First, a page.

JK: Happy to answer! I’ve had a few LGB friends, but the one I’m proudest of is my brother, Will Knauss. He’s also a writer! He does a fun podcast called “Jeff and Will’s Big Gay Fiction Podcast” with his writer husband. Also, my husband was raised by a lesbian mother during a time when it was required to be in the closet, and I thank her spirit for creating such a fine human being.
SH: You end with Patricia considering a huge bonfire. Instead, she buries the words and images she has been amassing. Not to inquire too deeply, but did you maybe get to the point where you just had to knot it all up, stick it in an empty house and trash it?
JK: Like me, Patricia feels a need to archive everything that happens to her. I take photos, write journals, and keep scrapbooks, much to the bemusement of my husband. He appreciates going through the materials sometimes, though. But Patricia has been through a trauma it might be better to rid herself of, so she does briefly consider the ritualistic cleansing of a fire. In the end, the archivist wins some ground, because the building where she’s planning to place the journal is only going to be bulldozed. Squashing flat is somehow less destructive than burning. This way, Patricia can feel she hasn’t wasted all the insight and experience she gained through the trauma because the journal remains, albeit buried with many other such items. Also, she will never again stumble across it in her office.
That said, I always have trouble with endings. It’s a cheat to end with “It seems like a fitting end,” I admit, but it satisfied me and left the possibility for a sequel, which I’m percolating now.
SH: So, let’s not talk about endings but about going on to the next thing. Jessica, where are your hopes and fears taking your writing?
JK: Right now, the character Emily from Awash in Talent is demanding a sequel. Maybe she feels so compelling to me because of those unique insights you mention. She brings what no one else can bring, for sure. I’m also working on a sequel to Seven Noble Knights (which releases December 15, 2016) that focuses on the female characters.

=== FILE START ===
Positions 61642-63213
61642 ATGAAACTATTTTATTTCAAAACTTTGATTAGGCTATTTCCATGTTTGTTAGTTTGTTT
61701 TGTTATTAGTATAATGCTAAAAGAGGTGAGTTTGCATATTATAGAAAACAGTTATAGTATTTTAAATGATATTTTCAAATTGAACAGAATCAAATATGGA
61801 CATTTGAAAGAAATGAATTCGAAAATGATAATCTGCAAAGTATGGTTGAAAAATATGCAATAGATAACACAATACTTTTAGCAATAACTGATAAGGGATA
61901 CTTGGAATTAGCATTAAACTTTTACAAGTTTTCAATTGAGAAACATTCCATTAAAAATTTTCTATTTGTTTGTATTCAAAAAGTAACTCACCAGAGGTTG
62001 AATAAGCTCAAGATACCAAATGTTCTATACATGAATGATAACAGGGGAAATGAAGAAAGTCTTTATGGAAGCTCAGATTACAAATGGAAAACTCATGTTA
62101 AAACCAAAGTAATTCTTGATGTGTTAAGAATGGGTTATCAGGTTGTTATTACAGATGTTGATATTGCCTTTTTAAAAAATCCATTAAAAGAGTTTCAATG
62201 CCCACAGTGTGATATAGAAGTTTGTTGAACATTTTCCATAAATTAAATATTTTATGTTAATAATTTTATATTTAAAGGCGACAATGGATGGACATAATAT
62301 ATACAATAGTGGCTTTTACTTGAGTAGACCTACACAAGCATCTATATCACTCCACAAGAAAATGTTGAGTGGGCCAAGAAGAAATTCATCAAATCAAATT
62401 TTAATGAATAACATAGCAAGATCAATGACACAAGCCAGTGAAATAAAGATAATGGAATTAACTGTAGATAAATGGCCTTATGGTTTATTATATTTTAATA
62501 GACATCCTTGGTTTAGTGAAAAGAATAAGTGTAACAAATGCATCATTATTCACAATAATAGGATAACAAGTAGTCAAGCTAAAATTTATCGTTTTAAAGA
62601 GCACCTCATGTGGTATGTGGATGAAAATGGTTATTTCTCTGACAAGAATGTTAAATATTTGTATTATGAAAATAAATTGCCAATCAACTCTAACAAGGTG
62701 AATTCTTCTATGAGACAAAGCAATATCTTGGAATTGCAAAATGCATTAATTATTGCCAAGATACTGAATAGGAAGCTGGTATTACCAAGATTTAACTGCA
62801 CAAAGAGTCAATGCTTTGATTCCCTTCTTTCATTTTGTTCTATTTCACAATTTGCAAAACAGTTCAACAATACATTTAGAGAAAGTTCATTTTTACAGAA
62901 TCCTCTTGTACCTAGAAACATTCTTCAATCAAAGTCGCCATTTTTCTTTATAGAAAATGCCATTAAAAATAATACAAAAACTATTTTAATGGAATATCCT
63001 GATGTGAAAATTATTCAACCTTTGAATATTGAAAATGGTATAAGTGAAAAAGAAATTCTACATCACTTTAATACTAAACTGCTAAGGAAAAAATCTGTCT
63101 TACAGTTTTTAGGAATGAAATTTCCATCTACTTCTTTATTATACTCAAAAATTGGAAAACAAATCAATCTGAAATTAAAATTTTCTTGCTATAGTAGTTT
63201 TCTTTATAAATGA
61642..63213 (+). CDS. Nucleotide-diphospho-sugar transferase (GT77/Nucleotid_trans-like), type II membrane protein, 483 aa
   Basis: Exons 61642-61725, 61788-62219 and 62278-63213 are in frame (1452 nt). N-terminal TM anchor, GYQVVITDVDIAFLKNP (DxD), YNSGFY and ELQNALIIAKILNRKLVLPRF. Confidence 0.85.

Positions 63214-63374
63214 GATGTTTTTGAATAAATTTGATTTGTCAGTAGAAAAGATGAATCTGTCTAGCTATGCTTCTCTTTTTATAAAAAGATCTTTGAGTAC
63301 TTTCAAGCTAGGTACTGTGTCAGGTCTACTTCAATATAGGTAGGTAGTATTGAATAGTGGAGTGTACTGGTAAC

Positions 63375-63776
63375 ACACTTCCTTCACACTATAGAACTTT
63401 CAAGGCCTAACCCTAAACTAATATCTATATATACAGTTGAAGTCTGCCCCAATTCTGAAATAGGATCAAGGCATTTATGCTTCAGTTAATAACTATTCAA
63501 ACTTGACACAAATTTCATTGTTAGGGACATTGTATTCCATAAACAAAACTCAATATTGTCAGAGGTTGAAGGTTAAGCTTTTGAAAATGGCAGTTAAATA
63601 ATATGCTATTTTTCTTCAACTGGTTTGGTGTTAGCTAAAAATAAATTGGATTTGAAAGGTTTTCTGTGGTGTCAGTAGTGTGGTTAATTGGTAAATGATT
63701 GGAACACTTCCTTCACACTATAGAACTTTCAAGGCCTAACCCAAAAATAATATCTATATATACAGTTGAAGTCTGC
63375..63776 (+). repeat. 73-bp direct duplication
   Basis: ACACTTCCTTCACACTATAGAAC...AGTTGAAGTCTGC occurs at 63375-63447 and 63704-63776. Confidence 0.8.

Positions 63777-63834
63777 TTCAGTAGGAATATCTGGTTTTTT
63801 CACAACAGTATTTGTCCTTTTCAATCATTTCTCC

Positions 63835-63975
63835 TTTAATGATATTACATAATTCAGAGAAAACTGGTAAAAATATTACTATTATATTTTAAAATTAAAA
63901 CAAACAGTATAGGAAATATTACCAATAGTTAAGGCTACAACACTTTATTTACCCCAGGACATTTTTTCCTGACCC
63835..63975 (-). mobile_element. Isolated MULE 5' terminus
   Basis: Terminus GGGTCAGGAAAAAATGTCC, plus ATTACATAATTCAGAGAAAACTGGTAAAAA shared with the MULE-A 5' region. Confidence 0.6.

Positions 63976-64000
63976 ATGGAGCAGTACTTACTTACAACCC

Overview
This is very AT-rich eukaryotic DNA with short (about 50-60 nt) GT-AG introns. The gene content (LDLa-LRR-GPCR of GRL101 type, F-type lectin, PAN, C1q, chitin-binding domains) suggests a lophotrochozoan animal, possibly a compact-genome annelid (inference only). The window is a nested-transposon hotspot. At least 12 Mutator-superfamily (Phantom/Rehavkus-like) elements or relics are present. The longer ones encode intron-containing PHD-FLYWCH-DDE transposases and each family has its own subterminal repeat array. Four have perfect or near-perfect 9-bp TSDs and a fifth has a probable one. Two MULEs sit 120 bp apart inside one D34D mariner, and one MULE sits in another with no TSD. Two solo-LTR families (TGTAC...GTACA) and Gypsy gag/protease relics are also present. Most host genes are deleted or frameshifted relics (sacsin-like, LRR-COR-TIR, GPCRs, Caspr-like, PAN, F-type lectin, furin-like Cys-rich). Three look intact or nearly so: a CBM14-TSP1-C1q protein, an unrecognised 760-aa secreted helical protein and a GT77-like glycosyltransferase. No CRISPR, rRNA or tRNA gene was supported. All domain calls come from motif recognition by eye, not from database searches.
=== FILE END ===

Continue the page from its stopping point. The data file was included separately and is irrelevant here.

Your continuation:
SH: Now for a silly question, but one people like to answer. If you were in full control of a movie based on Awash in Talent, which actors would you cast in the various roles? Why? (In other words, what is the picture in your head of what your characters look like and behave in the aspects of their lives that don’t get onto the page?)
JK: I wonder whether people would be surprised, pleased, or disappointed that I would cast Brian and his family with black actors? Or that I might search out Chinese actors for Emily and her family?
SH: I think they’ll be fascinated.
JK: Your question makes me think about “white default” in writing, meaning that unless race is mentioned, it can be taken for granted that characters are white. I was reading about this phenomenon during the final edits of Awash in Talent before I submitted it to publishers, and I wanted to make a point of racial diversity so that all readers could find themselves reflected in my contemporary fiction. But I wasn’t sure I had the sensitivity or the cultural knowledge to really pull it off, so the book remains vague on that point.
At least I suggested cultural diversity by using names like Raúl and Lakshmi, right? This is a very tough part of writing contemporary fiction.
SH: One more question: This year, you have two major publications. This is the result of years of hard work. Has anything happened recently that has inspired you to continue writing?
JK: On my recent trip to Spain, I got to do something beyond my wildest dreams: I met an artist I’ve admired for more than twenty years. He turned out to be insanely pleasant to talk to, to put it mildly, and the more he said the more thrilled I was. It turns out he’s an avid reader (all the finest people are), and in the midst of book recommendations, I told him about my two novels. He said that kind of creativity is important to the world. If I’d had any doubts about whether to keep writing, this would have erased them all. I’ve kept at it for decades in order to honor my own efforts, but that can only get one so far. Now to stop would be an insult to this ineffably wonderful person.
SH: Would it be appropriate to mention this exceptional person?
JK: I’m talking about Manolo García. The name is unexceptional in the extreme, but that’s the only unexceptional thing about him.
SH: He must be a very special person.
Thank you, Jessica. This has been fun, as talking with you always is.